The Best Types of Birth Control for Endometriosis

The Best Types of Birth Control for Endometriosis

Endometriosis is a condition in which cells from the uterine lining grow outside of the uterus. That can be on its surface or on other organs, such as the bladder and intestines, forming lesions. 

The cells maintain their behavior, however. During each menstrual cycle, the tissue first swells and then breaks down, but outside of your uterus, it has nowhere to go. Left in your pelvic region, the build-up of blood and tissue can lead to significant pain, spotting between periods, and digestive problems.

The growths may cause problems, too:

At Eve Medical of Miami, we specialize in women’s health issues of all types. As March is Endometriosis Awareness Month, our team is here to explain how some types of birth control can treat endometriosis successfully.

The best types of birth control for endometriosis

Endometriosis, because it interferes with menstruation, can also lead to problems getting pregnant, so it’s important to balance treatment for symptoms with your desire to get pregnant. If you’re not trying to get pregnant, hormonal birth control is usually the first-line treatment for endometriosis. 

Pills and shots

A daily pill or a hormone shot can be used for extended-cycle (only a few periods a year) or continuous-cycle (no periods) birth control. Both help stop heavy bleeding and spotting and reduce or eliminate endometrial pain. 

You do need to take the pill every day at the same time, which some women forget to do. In these cases, other forms of birth control are more effective.

Intrauterine device (IUD)

The progesterone-only form of the hormonal IUD protects against pregnancy for up to seven years, and it also helps the pain and bleeding from endometriosis — but the effects don’t last that long. That makes it a less desirable option, but if you have trouble remembering to take the pill every day, it may work better for you.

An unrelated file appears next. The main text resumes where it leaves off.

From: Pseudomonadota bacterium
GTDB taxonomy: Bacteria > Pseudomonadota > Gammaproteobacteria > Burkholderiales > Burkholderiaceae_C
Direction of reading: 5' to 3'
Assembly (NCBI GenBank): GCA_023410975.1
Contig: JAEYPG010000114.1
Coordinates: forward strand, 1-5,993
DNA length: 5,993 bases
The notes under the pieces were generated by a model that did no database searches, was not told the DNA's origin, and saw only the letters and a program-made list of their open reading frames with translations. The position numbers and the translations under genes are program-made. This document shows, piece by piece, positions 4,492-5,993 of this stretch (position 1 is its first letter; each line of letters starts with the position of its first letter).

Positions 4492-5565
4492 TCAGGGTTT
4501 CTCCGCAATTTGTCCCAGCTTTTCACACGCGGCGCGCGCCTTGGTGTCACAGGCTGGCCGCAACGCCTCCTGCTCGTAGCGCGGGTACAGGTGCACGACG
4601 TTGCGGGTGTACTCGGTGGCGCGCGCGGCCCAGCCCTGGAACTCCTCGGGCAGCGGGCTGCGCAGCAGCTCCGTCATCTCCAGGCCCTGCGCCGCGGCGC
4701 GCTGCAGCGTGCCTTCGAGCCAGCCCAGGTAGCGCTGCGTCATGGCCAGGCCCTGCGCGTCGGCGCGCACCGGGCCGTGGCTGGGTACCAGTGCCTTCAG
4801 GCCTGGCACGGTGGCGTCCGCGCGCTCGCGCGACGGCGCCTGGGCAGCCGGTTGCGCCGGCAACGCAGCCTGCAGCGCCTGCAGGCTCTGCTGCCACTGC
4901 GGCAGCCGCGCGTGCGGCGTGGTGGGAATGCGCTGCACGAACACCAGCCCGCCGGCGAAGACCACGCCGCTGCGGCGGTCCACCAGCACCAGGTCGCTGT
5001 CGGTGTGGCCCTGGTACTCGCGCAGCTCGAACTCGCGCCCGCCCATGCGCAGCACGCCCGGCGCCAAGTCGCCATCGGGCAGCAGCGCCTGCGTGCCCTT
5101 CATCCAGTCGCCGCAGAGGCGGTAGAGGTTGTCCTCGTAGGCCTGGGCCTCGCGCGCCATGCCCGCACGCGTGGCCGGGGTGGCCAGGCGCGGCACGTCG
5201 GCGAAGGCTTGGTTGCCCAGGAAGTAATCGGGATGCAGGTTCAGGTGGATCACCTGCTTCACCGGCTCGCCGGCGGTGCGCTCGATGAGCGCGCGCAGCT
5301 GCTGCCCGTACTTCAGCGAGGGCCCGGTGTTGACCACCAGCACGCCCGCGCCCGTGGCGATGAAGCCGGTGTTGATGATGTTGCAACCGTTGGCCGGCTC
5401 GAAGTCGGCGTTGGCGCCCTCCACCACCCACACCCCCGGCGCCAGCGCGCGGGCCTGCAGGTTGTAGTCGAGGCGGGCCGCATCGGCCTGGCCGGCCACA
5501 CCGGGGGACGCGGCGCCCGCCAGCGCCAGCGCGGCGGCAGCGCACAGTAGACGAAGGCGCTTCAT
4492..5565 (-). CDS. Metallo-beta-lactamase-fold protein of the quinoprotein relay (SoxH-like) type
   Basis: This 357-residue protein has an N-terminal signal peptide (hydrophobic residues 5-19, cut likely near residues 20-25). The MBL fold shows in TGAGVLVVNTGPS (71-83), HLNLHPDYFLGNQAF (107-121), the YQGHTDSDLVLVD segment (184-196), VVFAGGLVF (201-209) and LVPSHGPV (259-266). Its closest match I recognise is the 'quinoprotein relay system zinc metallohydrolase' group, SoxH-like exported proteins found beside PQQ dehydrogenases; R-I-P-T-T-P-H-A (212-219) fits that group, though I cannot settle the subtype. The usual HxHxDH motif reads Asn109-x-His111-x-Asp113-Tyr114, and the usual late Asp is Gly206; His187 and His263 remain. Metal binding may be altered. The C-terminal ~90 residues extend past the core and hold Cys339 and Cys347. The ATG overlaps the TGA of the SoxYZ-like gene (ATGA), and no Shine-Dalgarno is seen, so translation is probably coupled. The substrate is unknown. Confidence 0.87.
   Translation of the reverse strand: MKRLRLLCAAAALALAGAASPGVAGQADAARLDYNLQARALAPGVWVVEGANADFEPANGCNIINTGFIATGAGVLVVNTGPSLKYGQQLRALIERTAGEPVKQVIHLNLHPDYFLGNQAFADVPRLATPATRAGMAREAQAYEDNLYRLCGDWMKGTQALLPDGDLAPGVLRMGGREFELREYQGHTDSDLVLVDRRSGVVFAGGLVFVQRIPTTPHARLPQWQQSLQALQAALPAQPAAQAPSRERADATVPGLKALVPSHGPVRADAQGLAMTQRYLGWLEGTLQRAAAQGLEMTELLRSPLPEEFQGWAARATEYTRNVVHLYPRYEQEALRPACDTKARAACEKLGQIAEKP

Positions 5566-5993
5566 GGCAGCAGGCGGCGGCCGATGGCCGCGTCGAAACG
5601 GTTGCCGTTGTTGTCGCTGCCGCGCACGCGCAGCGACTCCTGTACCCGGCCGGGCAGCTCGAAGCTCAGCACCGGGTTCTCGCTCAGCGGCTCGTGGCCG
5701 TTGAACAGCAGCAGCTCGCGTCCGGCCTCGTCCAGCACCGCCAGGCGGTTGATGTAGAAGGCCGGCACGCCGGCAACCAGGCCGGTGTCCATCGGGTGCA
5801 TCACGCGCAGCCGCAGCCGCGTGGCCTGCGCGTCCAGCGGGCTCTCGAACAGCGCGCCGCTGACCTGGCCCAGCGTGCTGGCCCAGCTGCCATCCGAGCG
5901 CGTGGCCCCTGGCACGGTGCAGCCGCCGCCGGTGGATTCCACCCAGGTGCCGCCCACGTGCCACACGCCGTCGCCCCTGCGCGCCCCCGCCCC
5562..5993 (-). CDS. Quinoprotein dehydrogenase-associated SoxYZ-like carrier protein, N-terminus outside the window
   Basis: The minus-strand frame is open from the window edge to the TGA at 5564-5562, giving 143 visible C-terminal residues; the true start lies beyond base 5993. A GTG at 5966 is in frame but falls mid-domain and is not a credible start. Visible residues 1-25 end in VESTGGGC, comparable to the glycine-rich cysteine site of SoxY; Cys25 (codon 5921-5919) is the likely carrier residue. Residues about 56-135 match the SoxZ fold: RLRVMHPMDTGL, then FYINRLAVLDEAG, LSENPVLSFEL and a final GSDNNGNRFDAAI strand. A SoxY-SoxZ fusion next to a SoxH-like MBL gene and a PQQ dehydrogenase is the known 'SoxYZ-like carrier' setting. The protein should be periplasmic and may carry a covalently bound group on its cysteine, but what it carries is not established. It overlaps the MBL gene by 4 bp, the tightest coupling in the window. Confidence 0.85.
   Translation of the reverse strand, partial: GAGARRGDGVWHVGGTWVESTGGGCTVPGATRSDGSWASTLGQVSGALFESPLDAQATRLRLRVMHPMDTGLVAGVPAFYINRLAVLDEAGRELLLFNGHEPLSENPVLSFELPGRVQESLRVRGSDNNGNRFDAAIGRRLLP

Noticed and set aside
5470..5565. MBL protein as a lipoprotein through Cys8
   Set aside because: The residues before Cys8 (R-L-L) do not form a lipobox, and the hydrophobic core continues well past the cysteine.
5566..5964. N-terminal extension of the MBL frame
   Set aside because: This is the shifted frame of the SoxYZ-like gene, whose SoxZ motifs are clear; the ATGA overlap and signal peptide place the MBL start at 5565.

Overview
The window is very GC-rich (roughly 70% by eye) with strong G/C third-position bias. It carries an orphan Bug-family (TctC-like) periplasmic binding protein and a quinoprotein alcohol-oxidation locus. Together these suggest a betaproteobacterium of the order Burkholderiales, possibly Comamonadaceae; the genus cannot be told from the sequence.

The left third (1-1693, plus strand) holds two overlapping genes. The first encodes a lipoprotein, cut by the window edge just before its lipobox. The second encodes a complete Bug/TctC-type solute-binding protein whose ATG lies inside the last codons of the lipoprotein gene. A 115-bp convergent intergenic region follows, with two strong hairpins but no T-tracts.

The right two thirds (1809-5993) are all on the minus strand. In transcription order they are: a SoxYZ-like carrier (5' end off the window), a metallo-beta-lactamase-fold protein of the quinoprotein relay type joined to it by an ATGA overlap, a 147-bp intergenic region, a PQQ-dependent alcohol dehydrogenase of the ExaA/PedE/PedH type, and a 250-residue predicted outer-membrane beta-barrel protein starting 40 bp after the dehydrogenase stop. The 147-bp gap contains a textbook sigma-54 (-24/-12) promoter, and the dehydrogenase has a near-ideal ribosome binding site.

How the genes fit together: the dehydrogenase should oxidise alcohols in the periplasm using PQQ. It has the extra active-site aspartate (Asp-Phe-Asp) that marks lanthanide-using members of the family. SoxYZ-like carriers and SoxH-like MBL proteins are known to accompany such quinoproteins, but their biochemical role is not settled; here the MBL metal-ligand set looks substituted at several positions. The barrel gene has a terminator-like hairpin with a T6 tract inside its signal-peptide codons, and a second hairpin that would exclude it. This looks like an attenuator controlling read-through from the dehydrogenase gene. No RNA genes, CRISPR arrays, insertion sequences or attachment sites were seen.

Gonadotropin-releasing hormone (GnRH)

If you have endometriosis but you’re trying to get pregnant, your doctor may prescribe a GnRH agonist instead of estrogen or progesterone. This drug stops your body from making the hormones that control all aspects of the menstrual cycle and the development of endometriosis.

GnRH does cause a temporary menopause, but it also helps control the endometrial growths. Once you stop taking it, your menstrual cycle returns, and you’ll have a better chance of becoming pregnant.

If you’re struggling with the pain of endometriosis, birth control may be an effective treatment option. To learn more, or to schedule a consultation with Eve Medical of Miami, call our office at 305-707-6030, or request an appointment online with us today.

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